Safe System Demonstration Project in a Remote Aboriginal and Torres Strait Islander Community
Submission Date: 2011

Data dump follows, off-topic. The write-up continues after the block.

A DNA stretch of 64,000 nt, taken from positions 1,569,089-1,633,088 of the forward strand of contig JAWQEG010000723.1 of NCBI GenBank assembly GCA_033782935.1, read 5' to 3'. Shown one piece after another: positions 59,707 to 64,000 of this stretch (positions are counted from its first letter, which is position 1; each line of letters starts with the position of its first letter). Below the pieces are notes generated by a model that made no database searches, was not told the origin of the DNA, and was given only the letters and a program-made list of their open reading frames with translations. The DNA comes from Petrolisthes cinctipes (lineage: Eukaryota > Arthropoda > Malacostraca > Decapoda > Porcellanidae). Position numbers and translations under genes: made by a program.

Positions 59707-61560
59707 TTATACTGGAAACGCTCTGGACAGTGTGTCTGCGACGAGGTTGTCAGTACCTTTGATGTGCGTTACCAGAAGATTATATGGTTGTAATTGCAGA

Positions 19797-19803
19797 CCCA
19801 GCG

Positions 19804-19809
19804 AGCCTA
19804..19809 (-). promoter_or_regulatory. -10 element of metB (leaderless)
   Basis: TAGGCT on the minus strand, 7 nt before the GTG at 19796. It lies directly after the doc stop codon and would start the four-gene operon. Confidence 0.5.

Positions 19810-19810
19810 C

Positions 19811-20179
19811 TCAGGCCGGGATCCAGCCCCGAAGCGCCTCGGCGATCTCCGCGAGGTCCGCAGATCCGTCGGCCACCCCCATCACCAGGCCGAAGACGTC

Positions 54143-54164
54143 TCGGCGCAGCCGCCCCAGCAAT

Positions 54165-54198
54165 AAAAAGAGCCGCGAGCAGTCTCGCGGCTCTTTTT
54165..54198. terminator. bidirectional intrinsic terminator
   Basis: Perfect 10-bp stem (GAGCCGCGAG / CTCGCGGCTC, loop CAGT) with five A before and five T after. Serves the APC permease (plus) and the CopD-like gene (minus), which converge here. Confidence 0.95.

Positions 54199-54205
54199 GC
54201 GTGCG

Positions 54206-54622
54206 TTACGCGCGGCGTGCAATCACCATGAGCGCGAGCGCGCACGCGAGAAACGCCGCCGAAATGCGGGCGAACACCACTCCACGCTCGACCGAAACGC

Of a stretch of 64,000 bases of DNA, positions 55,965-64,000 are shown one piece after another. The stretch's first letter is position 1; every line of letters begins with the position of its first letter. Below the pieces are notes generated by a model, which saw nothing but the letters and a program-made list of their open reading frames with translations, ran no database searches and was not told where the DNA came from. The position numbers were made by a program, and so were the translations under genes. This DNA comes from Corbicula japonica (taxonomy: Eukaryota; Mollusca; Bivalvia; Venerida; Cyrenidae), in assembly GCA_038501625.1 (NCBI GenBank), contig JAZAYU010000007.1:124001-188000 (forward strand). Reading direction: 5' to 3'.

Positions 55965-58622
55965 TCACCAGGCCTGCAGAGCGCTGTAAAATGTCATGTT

Teresa Senserrick1, Peter Yip2, Raph Grzebieta3, Kathleen Clapham4, Marilyn Lyford1, Rebecca Ivers1 Affiliations: 1) The George Institute for Global Health, University of Sydney; 2) Bidyadanga Aboriginal Community LaGrange; 3) Injury Risk Management Research Centre, UNSW; 4) Australian Health Services Research Institute, University of Wollongong Title: Safe System Demonstration Project in a Remote Aboriginal and Torres Strait Islander Community Introduction: This research is the first known application of a comprehensive safe system audit in a remote Aboriginal community; commissioned by the Indigenous Road Safety Working Group with funding from Austroads. Methods: The audit was conducted in Bidyadanga WA in collaboration with the Bidyadanga Community Council during June-August 2010, including: review of policy, management and police records; physical observation of roads, speeds and vehicles; and interviews with community members and local stakeholders including regarding road user issues and vehicle access. Results: Bidyadanga was found to have high quality roads and safe speeds within residential areas, with limited need for upgrades and new work; however, several issues were identified on roads to access the nearest town, including a high crash blackspot location. Access to safe vehicles was limited. Unlicensed driving, lack of child restraints, drink driving and fatigue were key road user concerns. Needs for across-government improvements in policy and management were identified. Cost effective actions were identified. Conclusions: This project demonstrated that application of the safe system was feasible in a remote Aboriginal community. Lessons learned can be applied nationally to improve Aboriginal and Torres Strait Islander road safety.